Emo-rock takes center stage in Latham this Sunday, as Jersey-based Saves the Day bring their melodic sound to Saratoga Winners (their Dreamworks debut, In Reverie, will hit shelves on Tuesday). The band now find themselves doing what has always come naturally: drumming up support through their live performances. Their last album, 2001’s Stay What You Are, on indie label Vagrant, found its way onto the Billboard 100 music charts and sold more than 120,000 copies, despite little radio airplay and minimal financial backing. That says quite a bit about the musical ability of Chris Conley, the band’s resident singer-songwriter, and the rest of the Saves the Day crew. With the age of the oldest band member topping out at a wizened 23 years (guitarist David Soloway), five albums already behind them, and a new contract with industry giant Dreamworks, Saves the Day have become one of the most highly regarded ambassadors of pop-punk and emo-rock. Joining them for this all-ages show will be fellow emo-rockers Taking Back Sunday and Moneen. (Sept. 14, 8 PM, $20, $18.50 advance, 783-1010)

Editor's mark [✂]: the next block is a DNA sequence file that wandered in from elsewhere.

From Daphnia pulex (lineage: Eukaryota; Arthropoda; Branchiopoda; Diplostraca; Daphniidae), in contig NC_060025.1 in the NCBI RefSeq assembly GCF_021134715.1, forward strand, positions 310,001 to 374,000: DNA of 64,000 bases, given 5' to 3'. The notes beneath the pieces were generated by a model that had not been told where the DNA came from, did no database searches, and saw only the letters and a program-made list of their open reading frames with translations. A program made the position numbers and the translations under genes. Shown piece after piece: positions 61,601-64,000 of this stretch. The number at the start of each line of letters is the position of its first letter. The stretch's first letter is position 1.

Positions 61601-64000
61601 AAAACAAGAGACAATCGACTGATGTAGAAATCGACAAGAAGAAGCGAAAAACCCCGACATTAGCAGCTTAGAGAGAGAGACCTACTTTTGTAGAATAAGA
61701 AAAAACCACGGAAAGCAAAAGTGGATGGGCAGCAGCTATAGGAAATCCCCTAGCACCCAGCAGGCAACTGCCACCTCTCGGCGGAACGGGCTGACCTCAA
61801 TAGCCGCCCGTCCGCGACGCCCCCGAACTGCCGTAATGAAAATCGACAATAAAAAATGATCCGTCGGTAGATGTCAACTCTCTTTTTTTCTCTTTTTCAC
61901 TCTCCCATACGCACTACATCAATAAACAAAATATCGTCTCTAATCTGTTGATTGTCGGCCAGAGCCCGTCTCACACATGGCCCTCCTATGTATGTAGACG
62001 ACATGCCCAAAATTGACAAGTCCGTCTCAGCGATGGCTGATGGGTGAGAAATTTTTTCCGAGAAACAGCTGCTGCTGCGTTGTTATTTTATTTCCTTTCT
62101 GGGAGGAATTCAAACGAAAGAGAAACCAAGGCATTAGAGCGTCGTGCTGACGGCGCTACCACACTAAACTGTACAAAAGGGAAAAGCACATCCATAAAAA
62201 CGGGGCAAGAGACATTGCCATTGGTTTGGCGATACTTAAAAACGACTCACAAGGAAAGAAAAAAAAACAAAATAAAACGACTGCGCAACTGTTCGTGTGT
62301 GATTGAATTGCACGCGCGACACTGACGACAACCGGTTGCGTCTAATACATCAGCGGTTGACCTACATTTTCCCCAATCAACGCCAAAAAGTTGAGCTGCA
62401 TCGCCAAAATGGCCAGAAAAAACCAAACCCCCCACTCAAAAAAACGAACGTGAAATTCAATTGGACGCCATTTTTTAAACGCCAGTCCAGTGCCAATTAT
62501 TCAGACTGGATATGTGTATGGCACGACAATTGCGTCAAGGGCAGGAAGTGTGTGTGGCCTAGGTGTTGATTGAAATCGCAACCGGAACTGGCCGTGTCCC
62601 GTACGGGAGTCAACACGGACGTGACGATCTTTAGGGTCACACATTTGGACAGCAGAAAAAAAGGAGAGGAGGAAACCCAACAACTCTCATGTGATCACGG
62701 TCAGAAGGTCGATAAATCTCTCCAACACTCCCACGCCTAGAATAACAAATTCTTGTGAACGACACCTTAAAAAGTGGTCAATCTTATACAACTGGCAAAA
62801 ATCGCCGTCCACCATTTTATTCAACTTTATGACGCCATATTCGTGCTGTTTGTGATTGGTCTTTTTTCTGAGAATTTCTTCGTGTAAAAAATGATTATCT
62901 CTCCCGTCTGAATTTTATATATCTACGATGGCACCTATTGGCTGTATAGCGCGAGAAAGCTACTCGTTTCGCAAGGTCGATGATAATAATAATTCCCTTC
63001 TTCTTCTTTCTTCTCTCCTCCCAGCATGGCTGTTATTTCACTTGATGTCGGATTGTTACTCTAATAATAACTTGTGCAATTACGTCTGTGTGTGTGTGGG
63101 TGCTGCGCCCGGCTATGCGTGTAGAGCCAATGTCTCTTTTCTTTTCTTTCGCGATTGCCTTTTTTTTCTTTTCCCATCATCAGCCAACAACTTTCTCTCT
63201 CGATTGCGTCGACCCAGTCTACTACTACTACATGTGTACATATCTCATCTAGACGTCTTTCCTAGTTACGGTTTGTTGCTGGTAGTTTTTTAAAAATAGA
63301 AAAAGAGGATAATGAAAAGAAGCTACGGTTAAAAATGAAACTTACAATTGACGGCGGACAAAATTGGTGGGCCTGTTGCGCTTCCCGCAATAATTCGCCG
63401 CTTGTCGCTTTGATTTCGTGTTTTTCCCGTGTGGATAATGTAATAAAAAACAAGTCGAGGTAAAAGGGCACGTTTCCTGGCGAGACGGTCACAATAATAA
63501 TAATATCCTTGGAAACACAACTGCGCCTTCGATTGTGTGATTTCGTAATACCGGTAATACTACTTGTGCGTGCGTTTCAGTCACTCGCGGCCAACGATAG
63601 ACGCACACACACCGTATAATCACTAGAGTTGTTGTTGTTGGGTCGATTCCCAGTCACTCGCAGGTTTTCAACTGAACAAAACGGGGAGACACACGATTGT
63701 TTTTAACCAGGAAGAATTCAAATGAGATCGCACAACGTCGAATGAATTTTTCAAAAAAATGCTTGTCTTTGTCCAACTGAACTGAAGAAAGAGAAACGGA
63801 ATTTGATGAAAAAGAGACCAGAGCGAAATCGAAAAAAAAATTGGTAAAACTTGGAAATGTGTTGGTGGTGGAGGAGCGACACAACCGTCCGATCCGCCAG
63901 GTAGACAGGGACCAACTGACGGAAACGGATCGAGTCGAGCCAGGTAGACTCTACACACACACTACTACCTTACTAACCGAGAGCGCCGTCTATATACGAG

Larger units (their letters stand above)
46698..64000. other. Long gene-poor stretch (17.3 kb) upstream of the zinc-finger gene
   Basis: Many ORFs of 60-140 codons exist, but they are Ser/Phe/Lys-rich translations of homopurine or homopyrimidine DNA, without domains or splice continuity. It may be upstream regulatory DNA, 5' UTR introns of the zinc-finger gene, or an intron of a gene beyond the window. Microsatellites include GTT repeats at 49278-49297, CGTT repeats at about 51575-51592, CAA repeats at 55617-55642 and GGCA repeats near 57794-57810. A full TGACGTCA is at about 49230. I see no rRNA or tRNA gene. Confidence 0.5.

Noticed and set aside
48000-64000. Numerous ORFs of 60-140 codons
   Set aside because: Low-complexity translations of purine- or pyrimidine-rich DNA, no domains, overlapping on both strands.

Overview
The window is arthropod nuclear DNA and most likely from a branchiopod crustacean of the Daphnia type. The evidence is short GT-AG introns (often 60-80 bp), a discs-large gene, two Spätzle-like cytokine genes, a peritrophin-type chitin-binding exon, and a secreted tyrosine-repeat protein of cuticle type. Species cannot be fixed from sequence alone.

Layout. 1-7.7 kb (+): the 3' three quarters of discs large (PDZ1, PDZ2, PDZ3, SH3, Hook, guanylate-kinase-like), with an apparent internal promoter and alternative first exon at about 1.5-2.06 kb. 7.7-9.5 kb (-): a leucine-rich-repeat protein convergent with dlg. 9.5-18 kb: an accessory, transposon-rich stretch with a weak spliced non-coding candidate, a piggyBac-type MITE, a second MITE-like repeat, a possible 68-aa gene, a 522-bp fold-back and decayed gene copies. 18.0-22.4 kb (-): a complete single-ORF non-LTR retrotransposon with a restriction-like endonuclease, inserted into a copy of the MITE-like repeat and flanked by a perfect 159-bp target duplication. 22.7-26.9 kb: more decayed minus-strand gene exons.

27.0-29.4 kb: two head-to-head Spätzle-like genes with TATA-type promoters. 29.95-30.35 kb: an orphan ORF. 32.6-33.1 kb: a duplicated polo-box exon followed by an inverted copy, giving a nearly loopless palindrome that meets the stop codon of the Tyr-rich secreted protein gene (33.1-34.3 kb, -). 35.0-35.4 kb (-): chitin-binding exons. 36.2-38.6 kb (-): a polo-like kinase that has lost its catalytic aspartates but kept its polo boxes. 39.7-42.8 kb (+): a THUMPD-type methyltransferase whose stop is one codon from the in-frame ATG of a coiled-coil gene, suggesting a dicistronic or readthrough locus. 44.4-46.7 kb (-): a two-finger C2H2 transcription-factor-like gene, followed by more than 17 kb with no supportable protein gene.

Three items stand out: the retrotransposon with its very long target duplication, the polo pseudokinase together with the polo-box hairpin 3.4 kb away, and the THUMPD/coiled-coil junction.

Erin McKeown, Andrew Bird
The Larkin Lounge, Monday